We have ways to manage our anxiety by distancing ourselves from others, which may be a quick way to relieve stress, but the behavior comes with consequences. We stay late at work to avoid our spouse, we might not share our true beliefs with friends out of fear that they will disagree, and due to COVID-19 have withdrawn from others due to pandemic-related anxiety. We lose opportunities to build relationships and to work on managing the anxiety in more skillful ways (like using DBT skills). Here are some of the things we do to create distance in our relationships in order to keep our anxiety under control. Do you do any of these behaviors?
Moving across the country to avoid family.
Canceling plans with people at the last minute to feel instant relief.
Avoiding listening important voicemails.
Becoming busy with work to avoid family.
Only talking about your kids when you talk with your spouse (avoiding other topics that may be important, but difficult to discuss).
Using alcohol or drugs to feel more at-ease during conversations.
Choosing “safe” topics, like only talking about sports or the weather.
Texting someone when you should probably call.
Only visiting your family when you have to.
Switching the conversation topic when you sense others are anxious.
Ghosting a date instead of letting them know you’re not interested.
Lying about your beliefs to avoid disagreeing with others.
Saying “I’m okay,” “I’m good,” “I’m fine,” when you aren’t.
Avoiding engaging with people who are sick or passing away.
Not introducing yourself to a coworker who seems unapproachable.
Asking someone several questions to avoid sharing about yourself.
Not being the initiator of conversations with people who look different than you.
Not bringing up family history that is stressful to talk about.
Not engaging in conversations that are hard, but necessary.
Packing everyone’s day full with activities to keep them busy.
Minimizing your accomplishments in hopes of making others feel comfortable.
Assuming that others aren’t interested in hearing about your passions or hobbies.
Making alternative plans on the same day that you have a get-together, so that you have an easy way out.
Turning on the television during family visits.
Bringing up a difficult topic during the last two minutes of counseling when it is something that should have been brought up when the session started.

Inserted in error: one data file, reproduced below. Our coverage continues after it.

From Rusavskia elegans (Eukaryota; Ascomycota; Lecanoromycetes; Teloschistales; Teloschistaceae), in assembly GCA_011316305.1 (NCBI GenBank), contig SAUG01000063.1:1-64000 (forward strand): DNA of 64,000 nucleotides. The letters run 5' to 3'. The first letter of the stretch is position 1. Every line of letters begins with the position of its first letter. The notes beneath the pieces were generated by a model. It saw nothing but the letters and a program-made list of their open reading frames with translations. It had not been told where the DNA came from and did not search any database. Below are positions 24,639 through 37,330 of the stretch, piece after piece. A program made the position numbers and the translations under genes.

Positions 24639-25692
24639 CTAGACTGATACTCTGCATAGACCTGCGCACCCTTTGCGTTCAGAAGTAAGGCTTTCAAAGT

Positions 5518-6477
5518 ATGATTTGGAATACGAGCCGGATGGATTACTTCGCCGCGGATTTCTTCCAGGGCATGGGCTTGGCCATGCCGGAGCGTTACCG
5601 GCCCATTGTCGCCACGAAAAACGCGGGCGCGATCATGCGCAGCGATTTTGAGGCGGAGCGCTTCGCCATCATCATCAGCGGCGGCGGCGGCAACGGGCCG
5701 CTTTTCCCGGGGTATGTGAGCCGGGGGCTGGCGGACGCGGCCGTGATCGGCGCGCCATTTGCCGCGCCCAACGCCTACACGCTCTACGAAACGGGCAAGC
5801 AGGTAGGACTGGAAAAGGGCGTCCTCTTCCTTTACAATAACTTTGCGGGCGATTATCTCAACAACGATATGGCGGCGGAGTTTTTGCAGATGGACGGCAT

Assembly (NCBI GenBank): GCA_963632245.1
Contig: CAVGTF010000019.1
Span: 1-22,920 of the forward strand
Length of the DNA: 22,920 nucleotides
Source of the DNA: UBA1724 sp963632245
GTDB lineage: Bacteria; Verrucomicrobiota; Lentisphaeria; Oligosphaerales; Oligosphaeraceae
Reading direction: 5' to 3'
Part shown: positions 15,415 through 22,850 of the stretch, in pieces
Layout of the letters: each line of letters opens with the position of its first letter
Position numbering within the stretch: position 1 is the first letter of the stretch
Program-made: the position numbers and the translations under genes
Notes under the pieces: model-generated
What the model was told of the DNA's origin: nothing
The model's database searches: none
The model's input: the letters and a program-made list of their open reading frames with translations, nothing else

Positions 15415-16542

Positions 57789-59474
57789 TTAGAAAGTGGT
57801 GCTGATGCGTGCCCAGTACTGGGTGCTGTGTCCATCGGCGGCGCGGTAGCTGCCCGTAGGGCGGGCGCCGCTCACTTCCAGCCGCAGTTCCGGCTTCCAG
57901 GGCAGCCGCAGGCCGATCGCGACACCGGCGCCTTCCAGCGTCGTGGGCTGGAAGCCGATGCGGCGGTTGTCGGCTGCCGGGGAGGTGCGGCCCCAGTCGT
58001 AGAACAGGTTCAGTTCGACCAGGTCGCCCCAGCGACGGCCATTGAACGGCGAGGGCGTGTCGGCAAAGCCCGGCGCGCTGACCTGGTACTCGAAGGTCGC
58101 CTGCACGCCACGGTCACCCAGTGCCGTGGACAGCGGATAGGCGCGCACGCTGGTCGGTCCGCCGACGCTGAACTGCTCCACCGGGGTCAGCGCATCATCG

While distancing relationships may be a quick or good way to avoid a tricky situation, it isn’t always the greatest way to respond to it, as there may be later consequences and missed opportunities. When you notice yourself performing one of these behaviors, ask yourself if this is coming from anxiety and if it is your best thinking. There are other ways of managing anxiety when it comes to relationships, though the downside is that it takes practice to learn new skills and strategies, and they tend to cause a little more discomfort, temporarily. The upside of practicing being more skillful is that these ways are, overall, more helpful.
Change doesn’t happen when we engage in distancing behaviors. Shift avoiding behaviors to relationship connecting and open behaviors. Challenging anxious thoughts will also foster change. Change happens gradually over time. Turning off the television or putting down the bottle of beer to have an important conversation will allow you to work through things. There are internal and external relationships to be mended. Learn to say how you’re truthfully doing. “Actually, I’m not doing the greatest. Let me tell you what’s been challenging me this week.” Be mindful of how you keep distance in your relationships in order to manage anxiety, acknowledge and address it, don’t allow it to create a diluted version of yourself.